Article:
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24 comments

  1. skippy

    I thought the other co-panelist was eating a…. goat raw, whence her gob croaked… good… bad… mostly good… give me your money toil and we will…. its gone….

    Skippy… Yves… ahhh… the day you are unleashed… a dream.

    1. JEHR

      Skippy, my reaction too but you have said it so much better. The Blumont babe doesn’t want to rattle any cages!

  2. ZygmuntFraud

    I’m very suspicious about High Frequency Trading. I’ve read that milliseconds of time delay have mattered for some time already. The new frontier is smaller and smaller fractions of a second.

    I ask: who does this benefit?

    I, for one, wouldn’t write computer code designed specifically towards high-frequency-trading.

    Yves appearances on BNN are a welcome thing from
    my point of view. They aren’t very long, but
    perhaps that is to be expected on a business network.

    There was a flash crash a while back. Is it now
    puclicly known what happened in detail?

    If not, then why not?

    1. Bert_S

      If you mean Knight Capital a couple months ago, they got $400 million in private capital to keep them solvent (after the losses they took over a few minute period). Then a few days later they said they found the bug and everything is ok now.

    2. Yves Smith Post author

      Andrew Haldane said last year that the lower bound (as in fastest advertised) speed for HFT was 10 milliseconds, meaning millionths of a second. It’s likely even faster at the fast end now.

      1. carol

        Typo: milli should be micro

        “Today, this is measured in micro-seconds – millionths of a second. Tomorrow, it may be measured in nano-seconds – billionths of a second. There is effectively a ‘race to zero’ among trading technologists, as market advantage lies in being the fastest.”

        http://www.bankofengland.co.uk/publications/Pages/news/2011/068.aspx

        Also, what the heck was Veronika doing in the studio? Even worse: why was she allowed to ‘nuance’ you? Though she admitted not being an expert, she implied nothing really is the matter, so let the 1%’ers on Wall Street just continu.

        1. Yves Smith Post author

          Aargh, thanks for the correction.

          She was in Toronto, and she’d been the only one on in the previous segment, talking Canadian stock picks. They kept her on. I found her “only a few bad eggs” argument more annoying that her HFT comments.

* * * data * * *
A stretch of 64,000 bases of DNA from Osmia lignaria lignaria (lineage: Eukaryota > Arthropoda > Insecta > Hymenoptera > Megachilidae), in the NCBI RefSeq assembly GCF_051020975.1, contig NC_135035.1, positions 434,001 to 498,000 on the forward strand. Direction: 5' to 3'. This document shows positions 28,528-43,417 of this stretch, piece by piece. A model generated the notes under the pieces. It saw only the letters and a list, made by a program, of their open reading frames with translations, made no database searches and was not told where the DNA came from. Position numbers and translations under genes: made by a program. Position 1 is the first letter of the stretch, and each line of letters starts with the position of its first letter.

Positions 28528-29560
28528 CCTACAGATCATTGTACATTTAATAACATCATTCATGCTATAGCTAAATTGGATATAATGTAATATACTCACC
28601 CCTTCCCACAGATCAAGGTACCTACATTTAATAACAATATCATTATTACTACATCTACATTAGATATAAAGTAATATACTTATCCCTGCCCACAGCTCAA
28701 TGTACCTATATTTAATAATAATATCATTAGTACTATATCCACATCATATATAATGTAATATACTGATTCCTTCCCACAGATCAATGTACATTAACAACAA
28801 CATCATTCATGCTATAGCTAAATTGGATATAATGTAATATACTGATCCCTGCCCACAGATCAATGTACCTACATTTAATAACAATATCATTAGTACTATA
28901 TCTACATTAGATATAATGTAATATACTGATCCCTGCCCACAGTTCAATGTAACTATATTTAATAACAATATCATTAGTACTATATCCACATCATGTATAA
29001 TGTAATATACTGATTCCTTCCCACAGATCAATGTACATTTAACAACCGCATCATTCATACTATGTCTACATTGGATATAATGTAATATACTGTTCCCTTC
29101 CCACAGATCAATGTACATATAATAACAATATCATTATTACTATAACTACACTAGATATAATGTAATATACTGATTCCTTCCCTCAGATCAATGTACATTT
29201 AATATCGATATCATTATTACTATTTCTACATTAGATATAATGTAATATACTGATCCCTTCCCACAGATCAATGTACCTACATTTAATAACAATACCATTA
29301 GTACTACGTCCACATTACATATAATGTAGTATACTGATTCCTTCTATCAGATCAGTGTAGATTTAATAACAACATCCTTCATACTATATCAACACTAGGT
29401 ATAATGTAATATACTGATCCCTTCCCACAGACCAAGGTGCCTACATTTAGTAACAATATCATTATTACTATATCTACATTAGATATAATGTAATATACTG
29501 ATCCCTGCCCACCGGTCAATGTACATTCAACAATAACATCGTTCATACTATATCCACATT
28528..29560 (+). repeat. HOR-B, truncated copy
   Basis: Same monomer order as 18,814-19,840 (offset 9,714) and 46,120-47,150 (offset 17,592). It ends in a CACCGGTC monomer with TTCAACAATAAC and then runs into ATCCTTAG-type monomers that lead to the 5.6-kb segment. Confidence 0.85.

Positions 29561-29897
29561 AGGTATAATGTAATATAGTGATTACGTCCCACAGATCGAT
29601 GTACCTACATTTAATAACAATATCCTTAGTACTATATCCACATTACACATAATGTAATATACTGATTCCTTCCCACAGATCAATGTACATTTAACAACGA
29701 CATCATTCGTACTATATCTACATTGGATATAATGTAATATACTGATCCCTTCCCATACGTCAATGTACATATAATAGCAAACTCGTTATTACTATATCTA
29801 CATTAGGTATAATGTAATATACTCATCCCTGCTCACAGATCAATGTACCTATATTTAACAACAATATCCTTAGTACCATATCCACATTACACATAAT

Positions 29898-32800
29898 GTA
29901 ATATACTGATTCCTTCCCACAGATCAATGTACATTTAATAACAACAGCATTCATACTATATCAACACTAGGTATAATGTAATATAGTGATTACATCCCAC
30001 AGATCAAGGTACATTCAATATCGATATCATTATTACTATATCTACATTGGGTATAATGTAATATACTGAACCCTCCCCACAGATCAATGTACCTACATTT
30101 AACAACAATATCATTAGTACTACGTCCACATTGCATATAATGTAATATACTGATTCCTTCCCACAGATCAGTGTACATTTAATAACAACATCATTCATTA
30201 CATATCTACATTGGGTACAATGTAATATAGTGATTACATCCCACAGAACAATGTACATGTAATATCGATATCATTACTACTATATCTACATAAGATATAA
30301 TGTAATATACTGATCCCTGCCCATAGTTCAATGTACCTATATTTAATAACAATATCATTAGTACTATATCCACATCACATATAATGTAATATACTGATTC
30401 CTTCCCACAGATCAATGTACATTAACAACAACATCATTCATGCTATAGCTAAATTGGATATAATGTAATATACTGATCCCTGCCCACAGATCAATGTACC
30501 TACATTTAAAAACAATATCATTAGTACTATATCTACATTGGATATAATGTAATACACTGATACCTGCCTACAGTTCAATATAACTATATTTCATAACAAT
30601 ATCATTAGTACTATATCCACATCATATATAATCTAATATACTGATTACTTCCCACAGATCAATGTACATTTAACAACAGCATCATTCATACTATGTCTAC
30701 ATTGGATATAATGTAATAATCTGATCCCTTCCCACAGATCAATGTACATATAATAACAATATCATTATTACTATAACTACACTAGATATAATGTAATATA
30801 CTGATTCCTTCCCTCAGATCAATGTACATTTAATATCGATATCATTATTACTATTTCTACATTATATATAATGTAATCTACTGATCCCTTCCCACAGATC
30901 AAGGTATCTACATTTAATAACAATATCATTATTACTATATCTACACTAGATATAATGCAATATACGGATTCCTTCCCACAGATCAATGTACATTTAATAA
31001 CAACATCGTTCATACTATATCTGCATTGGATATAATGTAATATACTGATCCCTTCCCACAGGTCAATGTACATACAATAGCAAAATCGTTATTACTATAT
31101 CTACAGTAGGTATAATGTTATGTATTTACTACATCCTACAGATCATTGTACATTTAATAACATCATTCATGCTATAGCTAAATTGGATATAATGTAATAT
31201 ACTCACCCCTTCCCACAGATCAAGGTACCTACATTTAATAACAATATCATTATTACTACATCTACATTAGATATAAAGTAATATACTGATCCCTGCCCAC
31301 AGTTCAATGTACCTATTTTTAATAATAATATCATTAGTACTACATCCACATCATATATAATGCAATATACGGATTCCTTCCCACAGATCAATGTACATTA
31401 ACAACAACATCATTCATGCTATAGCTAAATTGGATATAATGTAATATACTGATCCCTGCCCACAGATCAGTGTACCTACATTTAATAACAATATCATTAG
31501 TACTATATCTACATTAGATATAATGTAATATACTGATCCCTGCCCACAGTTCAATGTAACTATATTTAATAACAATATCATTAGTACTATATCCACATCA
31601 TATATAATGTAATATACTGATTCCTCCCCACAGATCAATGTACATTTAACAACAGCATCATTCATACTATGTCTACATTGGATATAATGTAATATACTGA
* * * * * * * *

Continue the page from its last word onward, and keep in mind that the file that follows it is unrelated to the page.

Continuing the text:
1. carol

            “They kept her on.”

            As an aside (as it has no bearing on the topic), but that is just a lazy attitude by BNN.

            Plus, the interviewer has spoken to you many times before, so he knows that viewers are best served by him/BNN giving you, alone, as much air time as your busy schedule (work, book, 10.000+ posts !!!!) allows.

  3. Minor Heretic

    HFT is a pointless parasitic scam. It fails on so many levels. Whether you look at it as an ordinary market participant, a retail investor, a regulator, or as a citizen bystander, it is at best a net social negative and at worst a blatant crime.

    I am reminded of that plot device in the movie “Office Space” where the main characters create a program to steal the partial-cent rounding errors from their company’s accounting system. It’s just low percentage high volume theft.

    The Tobin tax is a great idea, but even a rule that participants have to hold a stock for a few seconds before selling would do the trick.

  4. Max424

    What about Esson/Mibble? Do you like it?

    “I did. I held X amount of shares yesterday at 1:31:0000000000000001 pm. I believed in it utterly in that, almost moment.”

    “Unfortunately no, though, I can’t recommend it now.”

    “But ask me again.”

    Do you like Esson/Mib…

    Hold on… hold on… I think I do, I think I do… zzzzzt… I own it!”

    So your saying now, that Esson/Mibble is a safe…

    “”Whoa… what gave you that impression? I dumped it a long time ago.”

    “Ask me again.”

  5. Doug Terpstra

    This was very engaging and compelling, Yves. You really connect beyond the lens.

    HFT is really the new insider trading, and Blankfein’s blasé acknowledgment of this to CONgress is telling.

    The GS cult(ural) Kool-Aid recipe also lent fascinating insight into Greg Smith’s genuine naiveté, a stark example of cognitive capture. I’ve seen that in a couple of his interviews, when questioners seem puzzled and question his candor on that score. Paraphrased: “Surely you knew you were working for the ultimate vampire squid with it’s blood-funnel attached to the face of humanity!”

  6. john c. halasz

    That financial corruption in the effective Glass-Steagall era was “down to noise” is a great expression, almost poetic. But the problem is that many people, though likely none here, wouldn’t understand the reference to the noise/information distinction and its applications.

    On the other hand, in the context of HFT and the like, it’s worth reflecting on how much of the financial corruption that has infected the system is in fact based on generating and then taking advantage of a huge volume of noise rather than on the discovery and processing of information.

  7. TimR

    I don’t totally understand though – if GS is cultivating naivete or idealism a la Greg Smith, that seems to be kind of in conflict with the whole “giant blood-sucking maw wrapped around the face of humanity” side of their business…

  8. bulfinch

    It’s certainly a nice change from the numerous interjections from the host for the guest to dumb things down for the peanut gallery. Max Keiser’s On the Edge program is strong in this way: no he cuts to the chase, giving his guests ample elbow room.

    Any chance we could see an appearance by Yves Smith on OTE anytime soon?

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